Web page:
STOLEN MAIL: Don’t trust the US Postal Service for any mail containing checks in Southern Maryland; the thieves are making Postal system even more unreliable

Sheriff Tim Cameron with Capt. Eddie Willenborg and Interim Assistant Sheriff David Yingling-with-fifth-wheel-command-center.


U.S. Postal Carrier And Co-Conspirator Are Charged For Extensive Mail Theft Scheme

LEONARDTOWN, MD. – In one of the last missives issued by outgoing Sheriff Tim Cameron shortly before he leaves to ride the cop rodeo in Wyoming as the top Cowpoke Colonel of the Wyoming Highway Patrol, his press machine churned out the following warning to the public to quit putting checks in the mail.

Due to the excessive number of intercepted checks in the US Mail in recent months in Southern Maryland, the St. Mary’s County Sheriff’s Department advised residents to refrain from sending checks through the US Postal Service, as the odds are great that thieves will make your payments their own loot.

The St. Mary’s County Sheriff’s Department continues to forward numerous reports of local check fraud to the US Postal Inspection Service for their investigations.

Both personal and business checks have been intercepted in the US Mail, with checks washed, written and cashed for fraudulent and exorbitant amounts.

The Sheriff’s Office advises citizens to utilize online payment methods or to make payments over the phone to pay bills at this time.

To report incidents of check or mail fraud to the Sheriff’s Office, please use the Citizens Online Reporting System at Mail fraud, mail theft and other postal issues can be reported to the US Postal Inspection Service at

Elise Stefanik alleges USPS workers stole her campaign mail, up to $20,000 in donations

The Co-Conspirator Allegedly Sold some of the Stolen Checks Online in $8 Million Theft Scheme

CHARLOTTE, N.C. – Two criminal indictments were unsealed in federal court on Nov. 21, 2022, following the arrest of a U.S. Postal Carrier and a co-conspirator for their involvement in an extensive mail theft scheme, announced Dena J. King, U.S. Attorney for the Western District of North Carolina.

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Try not to leave letters and packages in your mailbox or at your door for any length of time

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Tommy D. Coke, Inspector in Charge of the Atlanta Division of the U.S. Postal Inspection Service, which oversees Charlotte; Jeff Krafels, Special Agent in Charge of the United States Postal Service, Office of the Inspector General (USPS-OIG) for the Mid-Atlantic Area Field Office (MAAFO), which oversees Charlotte, and Chief Johnny Jennings of the Charlotte Mecklenburg Police Department (CMPD) join U.S. Attorney King in making today’s announcement.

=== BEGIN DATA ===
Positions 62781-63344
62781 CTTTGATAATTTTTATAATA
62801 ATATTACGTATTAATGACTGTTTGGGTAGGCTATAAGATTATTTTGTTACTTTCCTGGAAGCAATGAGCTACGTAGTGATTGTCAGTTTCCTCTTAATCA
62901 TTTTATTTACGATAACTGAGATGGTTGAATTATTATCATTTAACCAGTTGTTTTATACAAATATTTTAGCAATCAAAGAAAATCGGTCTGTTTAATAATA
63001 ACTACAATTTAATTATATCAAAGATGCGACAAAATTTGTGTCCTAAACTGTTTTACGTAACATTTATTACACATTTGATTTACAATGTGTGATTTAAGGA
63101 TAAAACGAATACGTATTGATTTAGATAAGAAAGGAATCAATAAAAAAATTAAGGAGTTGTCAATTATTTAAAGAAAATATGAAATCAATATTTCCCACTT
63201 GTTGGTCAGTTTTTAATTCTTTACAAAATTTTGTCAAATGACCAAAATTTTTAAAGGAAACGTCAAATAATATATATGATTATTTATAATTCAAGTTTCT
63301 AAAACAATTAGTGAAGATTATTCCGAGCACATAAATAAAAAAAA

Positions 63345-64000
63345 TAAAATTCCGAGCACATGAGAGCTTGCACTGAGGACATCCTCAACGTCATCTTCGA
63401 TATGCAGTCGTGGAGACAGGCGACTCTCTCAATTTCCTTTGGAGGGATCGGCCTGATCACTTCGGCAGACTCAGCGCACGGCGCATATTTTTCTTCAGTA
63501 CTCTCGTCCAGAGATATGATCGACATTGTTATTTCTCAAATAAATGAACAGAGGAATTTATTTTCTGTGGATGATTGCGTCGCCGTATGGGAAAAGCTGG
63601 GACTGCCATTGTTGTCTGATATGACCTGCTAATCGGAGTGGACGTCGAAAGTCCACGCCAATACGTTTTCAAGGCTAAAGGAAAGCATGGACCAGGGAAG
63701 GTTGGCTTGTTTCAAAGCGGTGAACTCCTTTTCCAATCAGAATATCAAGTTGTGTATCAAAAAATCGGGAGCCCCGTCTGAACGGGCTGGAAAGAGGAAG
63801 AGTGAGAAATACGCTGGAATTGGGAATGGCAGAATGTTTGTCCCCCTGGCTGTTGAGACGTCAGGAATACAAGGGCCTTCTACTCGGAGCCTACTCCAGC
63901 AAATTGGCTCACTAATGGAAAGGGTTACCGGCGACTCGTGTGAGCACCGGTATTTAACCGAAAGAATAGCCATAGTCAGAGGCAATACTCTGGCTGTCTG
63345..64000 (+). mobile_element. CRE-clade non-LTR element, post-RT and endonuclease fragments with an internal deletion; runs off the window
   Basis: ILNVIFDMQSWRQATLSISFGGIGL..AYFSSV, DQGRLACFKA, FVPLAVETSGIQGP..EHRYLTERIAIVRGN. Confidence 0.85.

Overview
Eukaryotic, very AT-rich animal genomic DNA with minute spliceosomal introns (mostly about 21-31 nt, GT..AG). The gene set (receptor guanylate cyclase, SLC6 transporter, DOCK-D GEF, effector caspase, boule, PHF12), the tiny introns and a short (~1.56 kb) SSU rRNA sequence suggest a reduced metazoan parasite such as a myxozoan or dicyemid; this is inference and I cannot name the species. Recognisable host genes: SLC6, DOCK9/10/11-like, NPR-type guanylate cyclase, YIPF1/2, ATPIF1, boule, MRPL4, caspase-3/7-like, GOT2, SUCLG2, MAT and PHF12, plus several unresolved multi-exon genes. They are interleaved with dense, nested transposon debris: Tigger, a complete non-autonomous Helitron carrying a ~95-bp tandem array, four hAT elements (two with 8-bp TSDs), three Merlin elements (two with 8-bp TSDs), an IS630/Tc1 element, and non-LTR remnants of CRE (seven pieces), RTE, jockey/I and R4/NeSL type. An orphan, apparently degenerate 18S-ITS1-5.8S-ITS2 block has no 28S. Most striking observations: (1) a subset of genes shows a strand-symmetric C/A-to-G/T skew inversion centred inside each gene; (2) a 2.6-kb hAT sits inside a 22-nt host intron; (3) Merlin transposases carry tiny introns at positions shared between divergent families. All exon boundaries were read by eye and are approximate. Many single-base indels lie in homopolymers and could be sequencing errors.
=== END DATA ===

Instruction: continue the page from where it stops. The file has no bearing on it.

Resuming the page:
Kiara Padgett, 28, of Waxhaw, N.C., is charged with one count of bank fraud conspiracy and 10 counts of mail theft by a postal employee. A separate indictment charges Terrell Alexander Hager Jr., 23, of Charlotte, with one count of bank fraud conspiracy and seven counts of possession of stolen mail.

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According to allegations contained in Padgett’s indictment, Padgett was employed by the U.S. Postal Service as a mail carrier with a postal route in West Charlotte. From August 2021 to November 2022, Padgett allegedly used her position as a postal carrier to steal incoming and outgoing checks of businesses and individuals, which she then sold to other individuals located in Charlotte and Maryland. The indictment alleges that the total face value of the checks Padgett stole was more than $8.3 million. The indictment further alleges that between August 2021 and June 2022, Padgett received payments for her role in the scheme totaling at least $13,698.

The indictment alleges that the total face value of the checks Padgett stole was more than $8.3 million.

U. S. Attorney Dena King

The indictment filed against Hager alleges that between August 2021 and November 2022, Hager and his co-conspirators obtained stolen checks from Padgett. The co-conspirators allegedly deposited the stolen checks into bank accounts Hager and others controlled, and then made cash withdrawals before the financial institutions detected the fraud. Over the course of the scheme, Hager and his co-conspirators allegedly deposited more than $27,000 in stolen checks and money orders. Hager also allegedly posted online for sale over 400 stolen checks totaling over $7.3 million. The checks posted by Hager were allegedly stolen from Padgett’s postal route in West Charlotte. According to today’s court proceedings, Hager was on probation with the state of North Carolina when he committed the fraud.

Padgett was released on bond following her court hearing. If convicted, Padgett faces a maximum prison term of 30 years and a $1 million fine for the bank fraud conspiracy charge, and five years in prison and a $250,000 fine for each of the 10 counts of theft of mail by a postal employee.

Hager remains in federal custody. If convicted, he is facing a maximum prison term of 30 years and a $1 million fine for the charge of conspiracy to commit bank fraud, and five years in prison and a $250,000 fine for each of the seven charges of possession of stolen mail.

The details contained in this indictment are allegations. The defendants are presumed innocent unless and until proven guilty beyond a reasonable doubt in a court of law.

The USPIS, USPS-OIG, and CMPD investigated the case. The prosecution is being handled by Assistant U.S. Attorney Jenny G. Sugar of the U.S. Attorney’s Office in Charlotte.

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